The world cannot ignore the global food crisis and its consequences

This food security crisis is unlike any of the past, as it is the result of multiple major causes.

Author : Cary Fowler
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August was the 452nd consecutive month that the global average temperature exceeded the 20th-century average for the same month. To climatologists, 452 adds up to climate change. To farmers around the world, that translates to a lot of really bad weather. To those in Somalia, that very well could mean a famine this year. In any case, it contributes to a global food crisis — and one which all the world’s countries must address.

On behalf of the president, Secretary of State Antony Blinken did just that when he joined world leaders at the Global Food Security Summit in New York on Sept. 20 at the United Nations General Assembly. At this gathering, he challenged global partners to take the needed actions to combat the negative impacts of conflict and climate change on food security.

Climate change has arrived. During the 1980s, there were fewer than three natural disasters per year in the United States that cost roughly $1 billion each in damage (inflation adjusted). In contrast, there were 20 such natural disasters in the last year.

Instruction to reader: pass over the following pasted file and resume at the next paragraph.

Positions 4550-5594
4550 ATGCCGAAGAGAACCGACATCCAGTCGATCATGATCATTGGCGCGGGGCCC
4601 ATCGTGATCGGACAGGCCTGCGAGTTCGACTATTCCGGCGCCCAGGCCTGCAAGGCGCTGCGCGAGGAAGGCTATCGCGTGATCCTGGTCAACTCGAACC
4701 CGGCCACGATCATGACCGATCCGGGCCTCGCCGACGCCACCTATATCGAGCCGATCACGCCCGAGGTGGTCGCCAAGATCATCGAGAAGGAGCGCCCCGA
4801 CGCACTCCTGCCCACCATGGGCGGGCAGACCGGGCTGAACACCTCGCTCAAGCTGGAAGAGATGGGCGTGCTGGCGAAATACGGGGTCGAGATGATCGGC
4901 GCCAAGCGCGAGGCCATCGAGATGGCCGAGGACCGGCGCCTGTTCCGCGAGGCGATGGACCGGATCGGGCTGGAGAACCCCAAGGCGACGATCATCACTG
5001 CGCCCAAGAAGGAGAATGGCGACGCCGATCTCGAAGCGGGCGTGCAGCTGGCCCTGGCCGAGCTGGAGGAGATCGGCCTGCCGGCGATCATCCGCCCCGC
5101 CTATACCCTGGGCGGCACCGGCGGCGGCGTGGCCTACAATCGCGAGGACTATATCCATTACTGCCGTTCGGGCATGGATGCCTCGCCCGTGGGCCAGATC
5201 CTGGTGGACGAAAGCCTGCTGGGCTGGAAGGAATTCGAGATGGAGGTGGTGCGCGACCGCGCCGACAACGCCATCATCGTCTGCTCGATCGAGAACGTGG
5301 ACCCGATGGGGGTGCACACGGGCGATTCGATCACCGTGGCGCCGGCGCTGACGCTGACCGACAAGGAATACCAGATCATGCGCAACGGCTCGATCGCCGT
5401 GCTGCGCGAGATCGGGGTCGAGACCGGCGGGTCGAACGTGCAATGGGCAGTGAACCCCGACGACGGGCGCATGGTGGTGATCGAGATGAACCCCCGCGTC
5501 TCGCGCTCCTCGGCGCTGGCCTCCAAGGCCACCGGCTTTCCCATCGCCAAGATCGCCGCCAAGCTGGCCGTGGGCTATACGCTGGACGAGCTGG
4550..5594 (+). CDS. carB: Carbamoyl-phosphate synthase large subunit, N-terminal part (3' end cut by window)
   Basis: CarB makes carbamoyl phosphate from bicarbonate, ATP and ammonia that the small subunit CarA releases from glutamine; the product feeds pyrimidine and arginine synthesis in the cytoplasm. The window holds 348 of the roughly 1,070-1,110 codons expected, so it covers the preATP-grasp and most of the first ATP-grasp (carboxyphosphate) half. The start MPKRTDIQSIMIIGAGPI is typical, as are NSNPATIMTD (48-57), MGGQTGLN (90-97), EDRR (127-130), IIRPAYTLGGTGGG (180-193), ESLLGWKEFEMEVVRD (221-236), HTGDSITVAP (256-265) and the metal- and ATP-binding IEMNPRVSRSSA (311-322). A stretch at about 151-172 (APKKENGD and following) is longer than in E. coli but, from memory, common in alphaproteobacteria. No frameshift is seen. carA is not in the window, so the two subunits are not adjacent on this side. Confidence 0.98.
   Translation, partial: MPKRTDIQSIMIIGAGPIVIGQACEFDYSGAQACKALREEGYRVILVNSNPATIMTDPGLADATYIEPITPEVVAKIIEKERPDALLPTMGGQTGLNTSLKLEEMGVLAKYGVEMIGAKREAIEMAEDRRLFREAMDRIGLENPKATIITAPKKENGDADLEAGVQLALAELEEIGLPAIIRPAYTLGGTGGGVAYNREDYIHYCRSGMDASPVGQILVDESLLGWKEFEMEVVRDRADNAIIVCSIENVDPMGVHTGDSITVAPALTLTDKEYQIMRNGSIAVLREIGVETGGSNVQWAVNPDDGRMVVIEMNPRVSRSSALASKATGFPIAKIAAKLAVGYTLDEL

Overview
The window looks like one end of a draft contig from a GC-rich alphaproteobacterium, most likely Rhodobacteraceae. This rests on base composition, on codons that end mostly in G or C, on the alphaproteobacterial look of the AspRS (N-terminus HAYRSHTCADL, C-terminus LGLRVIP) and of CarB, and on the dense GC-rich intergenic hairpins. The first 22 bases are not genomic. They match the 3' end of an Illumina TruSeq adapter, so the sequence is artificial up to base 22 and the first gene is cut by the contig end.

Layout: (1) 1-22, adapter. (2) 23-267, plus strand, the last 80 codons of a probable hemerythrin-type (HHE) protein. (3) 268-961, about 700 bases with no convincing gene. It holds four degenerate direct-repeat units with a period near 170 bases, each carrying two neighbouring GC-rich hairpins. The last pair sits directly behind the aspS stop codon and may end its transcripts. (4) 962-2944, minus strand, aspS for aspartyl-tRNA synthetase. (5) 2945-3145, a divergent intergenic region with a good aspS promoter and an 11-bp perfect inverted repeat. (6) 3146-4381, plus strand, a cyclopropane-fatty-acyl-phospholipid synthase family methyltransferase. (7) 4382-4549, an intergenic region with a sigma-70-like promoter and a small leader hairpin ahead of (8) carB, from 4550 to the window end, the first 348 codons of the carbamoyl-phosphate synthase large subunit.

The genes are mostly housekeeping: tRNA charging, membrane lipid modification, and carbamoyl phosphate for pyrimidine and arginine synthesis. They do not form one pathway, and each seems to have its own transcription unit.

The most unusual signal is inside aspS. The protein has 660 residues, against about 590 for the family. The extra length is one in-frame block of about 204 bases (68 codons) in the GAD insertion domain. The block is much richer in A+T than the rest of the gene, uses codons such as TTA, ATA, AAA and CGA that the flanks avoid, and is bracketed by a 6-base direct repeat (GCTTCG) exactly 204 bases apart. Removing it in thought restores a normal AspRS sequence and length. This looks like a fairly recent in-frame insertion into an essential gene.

Credible projections indicate that by mid-century in many countries, the best growing seasons temperature-wise will closely resemble the worst of the past.

Globally, 193 million people face acute food insecurity. This year’s projected budget shortfall for the World Food Program exceeds last year’s entire budget. The World Food Program executive director recently remarked that the organization is being forced to make an agonizing decision — “to take food from hungry children to give it to starving children.” And we’re only beginning to feel the full effects of climate change.

The United States is providing an unprecedented amount of food aid and humanitarian assistance and is the World Food Program’s largest donor. But make no mistake, these efforts are neither enough to resolve the current crisis nor prevent another. Food aid, regardless of the amount, is not and cannot be the only means to address food insecurity. There is no formula for determining the best balance of using available resources for immediate humanitarian aid and boosting food production (reducing the need for aid), but we know improving food systems is the answer. Most countries — 131 of 196 — are net food importers.

Reliable local production, well-functioning markets, strong, responsive democracies, and open international trade are essential to strengthening food systems, especially in countries that are currently food insecure.

Vladimir Putin bears responsibility for exacerbating a global food crisis that was already well underway thanks to his decision to launch an all-out invasion of Ukraine, a top five supplier of wheat, corn, and vegetable oil to world markets. What happens in Ukraine doesn’t stay in Ukraine. Rising prices downstream of Russia’s full-scale war have pushed millions more around the globe into food insecurity.